The purpose of this feature is to give scout leaders, educators and naturalists an idea of some of the natural events coming up each month. We will try to cover a variety of natural events ranging from sky events to calling periods of amphibians, bird and mammal watching tips, prominent wildflowers and anything else that comes to mind. We will also note prominent constellations appearing over the eastern horizon at mid-evening each month for our area for those who would like to learn the constellations. If you have suggestions for other types of natural information you would like to see added to this calendar, let us know!
Note: You can click on the hyperlinks to learn more about some of the featured items. To return to the Calendar, hit the "back" button on your browser, NOT the "back" button on the web page. All charts are available in a "printer friendly" mode, with black stars on a white background. Left clicking on each chart will take you to a printable black and white image.
Notes and Images From September 2005
The majestic spiral galaxy Messier 31 sails high overhead on these cool fall nights. Seeing it well requires clear, moonless skies far away from city lights. At a distance of around two and one half million light years, it is one of the most distant objects visible to the naked eye. In 1610, Simon Marius described its appearance in a small telescope as looking like," the light of a candle shining through horn." My favorite view is through binoculars. Its location in the constellation Andromeda is shown on the star charts below.
Observing subjects a little closer to home, we participated in a Tennessee Wildlife Resources Agency wildlife survey at Bear Hollow Mountain Wildlife Management Area. Target species included small mammals, reptiles and amphibians, fish, snails and bats. This Red Bat was mist netted, measured and released. Tree dwellers, Red Bats rarely venture far into caves. Their days are spent hanging from tree branches, where they are said to resemble dead leaves. The Four-toed Salamander shown was found by Pete Wyatt of TWRA. As the name suggests, these salamanders have four toes on their rear feet. Most other salamanders have five toes on their rear feet. The white belly of Four-toed Salamanders is boldly spotted with round black spots. Four-toed Salamanders are not common in Tennessee and are a Species of Greatest Conservation Need in the TWRA Comprehensive Wildlife Conservation Strategy.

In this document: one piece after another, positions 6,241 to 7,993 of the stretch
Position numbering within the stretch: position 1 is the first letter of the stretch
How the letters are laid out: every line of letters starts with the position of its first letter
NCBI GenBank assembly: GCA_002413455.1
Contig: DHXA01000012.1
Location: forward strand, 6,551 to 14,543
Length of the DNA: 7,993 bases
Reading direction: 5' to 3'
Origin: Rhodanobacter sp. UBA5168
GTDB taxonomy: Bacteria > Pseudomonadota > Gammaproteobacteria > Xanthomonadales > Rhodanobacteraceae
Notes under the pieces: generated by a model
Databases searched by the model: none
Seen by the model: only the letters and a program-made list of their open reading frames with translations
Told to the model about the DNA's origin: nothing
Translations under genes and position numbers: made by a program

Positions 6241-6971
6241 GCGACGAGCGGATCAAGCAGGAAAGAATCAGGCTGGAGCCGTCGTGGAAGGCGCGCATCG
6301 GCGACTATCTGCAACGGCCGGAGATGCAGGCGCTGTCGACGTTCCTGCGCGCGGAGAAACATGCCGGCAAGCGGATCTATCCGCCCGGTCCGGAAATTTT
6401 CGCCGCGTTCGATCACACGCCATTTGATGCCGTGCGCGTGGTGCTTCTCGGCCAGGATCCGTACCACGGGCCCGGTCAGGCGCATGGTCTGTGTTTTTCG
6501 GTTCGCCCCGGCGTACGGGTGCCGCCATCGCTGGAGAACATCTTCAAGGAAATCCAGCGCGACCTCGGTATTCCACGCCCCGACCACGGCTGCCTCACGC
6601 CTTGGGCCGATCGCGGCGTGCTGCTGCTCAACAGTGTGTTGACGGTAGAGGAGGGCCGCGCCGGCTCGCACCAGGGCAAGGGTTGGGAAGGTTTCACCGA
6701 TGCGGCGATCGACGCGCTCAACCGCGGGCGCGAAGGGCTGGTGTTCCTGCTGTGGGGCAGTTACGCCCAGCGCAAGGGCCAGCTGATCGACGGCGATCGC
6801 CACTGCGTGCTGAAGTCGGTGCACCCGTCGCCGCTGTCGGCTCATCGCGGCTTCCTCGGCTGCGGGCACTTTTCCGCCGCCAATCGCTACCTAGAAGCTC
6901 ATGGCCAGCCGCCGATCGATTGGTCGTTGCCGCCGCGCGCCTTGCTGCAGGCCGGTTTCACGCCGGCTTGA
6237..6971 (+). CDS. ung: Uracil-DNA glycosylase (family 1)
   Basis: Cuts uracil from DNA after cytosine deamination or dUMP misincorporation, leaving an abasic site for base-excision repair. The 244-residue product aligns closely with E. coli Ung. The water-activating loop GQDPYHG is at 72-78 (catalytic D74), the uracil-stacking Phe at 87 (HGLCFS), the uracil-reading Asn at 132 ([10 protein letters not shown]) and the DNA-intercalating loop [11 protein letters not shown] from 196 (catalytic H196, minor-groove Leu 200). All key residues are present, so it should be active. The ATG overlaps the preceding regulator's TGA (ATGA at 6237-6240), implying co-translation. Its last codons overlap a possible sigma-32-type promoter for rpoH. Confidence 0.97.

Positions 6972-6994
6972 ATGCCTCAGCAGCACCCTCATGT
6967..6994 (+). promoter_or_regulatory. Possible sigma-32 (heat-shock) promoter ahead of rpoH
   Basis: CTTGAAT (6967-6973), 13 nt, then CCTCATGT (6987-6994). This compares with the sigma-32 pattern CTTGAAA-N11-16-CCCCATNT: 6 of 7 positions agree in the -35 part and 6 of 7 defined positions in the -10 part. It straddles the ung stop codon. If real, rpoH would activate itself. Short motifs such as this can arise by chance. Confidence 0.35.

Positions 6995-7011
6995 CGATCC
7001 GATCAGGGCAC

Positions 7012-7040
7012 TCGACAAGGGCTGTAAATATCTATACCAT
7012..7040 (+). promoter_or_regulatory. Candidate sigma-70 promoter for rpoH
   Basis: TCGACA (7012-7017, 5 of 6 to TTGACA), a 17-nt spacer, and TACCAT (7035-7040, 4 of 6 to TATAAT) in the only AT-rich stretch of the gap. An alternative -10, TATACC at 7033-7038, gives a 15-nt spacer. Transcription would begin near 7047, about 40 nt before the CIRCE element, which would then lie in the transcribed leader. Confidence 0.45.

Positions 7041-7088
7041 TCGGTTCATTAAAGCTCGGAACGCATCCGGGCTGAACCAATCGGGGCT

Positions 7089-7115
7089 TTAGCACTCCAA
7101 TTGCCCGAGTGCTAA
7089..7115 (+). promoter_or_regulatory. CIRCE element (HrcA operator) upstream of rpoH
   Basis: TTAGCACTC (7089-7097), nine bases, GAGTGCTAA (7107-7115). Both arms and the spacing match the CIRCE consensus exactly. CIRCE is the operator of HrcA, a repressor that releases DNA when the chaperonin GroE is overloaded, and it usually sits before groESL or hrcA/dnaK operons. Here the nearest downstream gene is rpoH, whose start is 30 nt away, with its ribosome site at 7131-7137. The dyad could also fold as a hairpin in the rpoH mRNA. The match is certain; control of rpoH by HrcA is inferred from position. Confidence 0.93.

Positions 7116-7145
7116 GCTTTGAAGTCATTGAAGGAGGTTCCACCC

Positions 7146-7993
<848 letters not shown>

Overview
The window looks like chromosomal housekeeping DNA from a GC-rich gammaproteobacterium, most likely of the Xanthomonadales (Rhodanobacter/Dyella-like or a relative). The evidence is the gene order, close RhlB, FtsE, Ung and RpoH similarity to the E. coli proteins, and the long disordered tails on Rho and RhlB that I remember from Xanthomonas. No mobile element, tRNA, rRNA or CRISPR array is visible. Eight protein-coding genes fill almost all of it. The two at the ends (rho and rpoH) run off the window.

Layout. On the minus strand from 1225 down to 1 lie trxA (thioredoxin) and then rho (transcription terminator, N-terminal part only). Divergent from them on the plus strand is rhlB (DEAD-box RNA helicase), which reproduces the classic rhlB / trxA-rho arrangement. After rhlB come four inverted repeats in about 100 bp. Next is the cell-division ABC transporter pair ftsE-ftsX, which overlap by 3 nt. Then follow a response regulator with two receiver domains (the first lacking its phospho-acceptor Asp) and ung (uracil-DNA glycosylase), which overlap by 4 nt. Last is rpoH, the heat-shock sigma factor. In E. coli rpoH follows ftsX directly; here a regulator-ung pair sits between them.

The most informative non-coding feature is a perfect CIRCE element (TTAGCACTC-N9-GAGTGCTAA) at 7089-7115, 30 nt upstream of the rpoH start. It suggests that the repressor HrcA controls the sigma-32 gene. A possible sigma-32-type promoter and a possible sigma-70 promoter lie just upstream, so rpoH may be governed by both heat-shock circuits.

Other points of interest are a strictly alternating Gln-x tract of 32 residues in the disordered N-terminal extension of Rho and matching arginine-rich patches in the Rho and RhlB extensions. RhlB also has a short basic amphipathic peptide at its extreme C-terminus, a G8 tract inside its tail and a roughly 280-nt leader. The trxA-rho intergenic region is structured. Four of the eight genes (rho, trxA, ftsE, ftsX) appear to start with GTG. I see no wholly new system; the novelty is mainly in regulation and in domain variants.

Sky Events for October 2005:
The Orionid Meteor Shower peaks in the morning hours of September 21st, with typical hourly rates of 10-15 meteors per hour in dark skies.
Jupiter starts out the month low in the western sky after sunset and rapidly disappears into the twilight glow as the month progresses. Bright Venus continues to climb higher above the horizon after sunset. Mars and the earth will approach each other to within 43 million miles this month, closer than they will be for the next 13 years. The red planet rises around 7:35 EDT at mid-month, and will be brighter than any other star-like object in the eastern sky.
Saturn rises about 1:00 am CDT at midmonth in Cancer.
All times noted in the Sky Events are for Franklin, Tennessee and are Central Daylight Time. These times should be pretty close anywhere in the mid-state area.
Constellations: The views below show the sky looking east at 9:00pm CDT on October 15th. The first view shows the sky with the constellation outlined and names depicted. Star and planet names are in yellow. Constellation names are in green. The second view shows the same scene without labels. Prominent are Cassiopeia, Queen Cassiopeia, Andromeda, Princess Andromeda, Perseus, Triangulum, the Triangle, Aries, the Ram, and Cetus, the Sea Monster. Look above beta Andromedae and see if you can pick out the faint glow of the M31, The Andromeda Galaxy. City dwellers may need binoculars to pick it out. To get the best view, wait until the square is high overhead to look. If you find the Andromeda Galaxy, you might want to try to see M33, another nearby galaxy in Triangulum. Auriga, the Charioteer, with its bright star Capella, and Taurus, the Bull, are rising in the northeast. Look for the Pleiades, a beautiful open star cluster, not far above the eastern horizon. Also known as the "Seven Sisters," this cluster has been known since antiquity. Look to the right (south) of the Pleiades for bright Mars.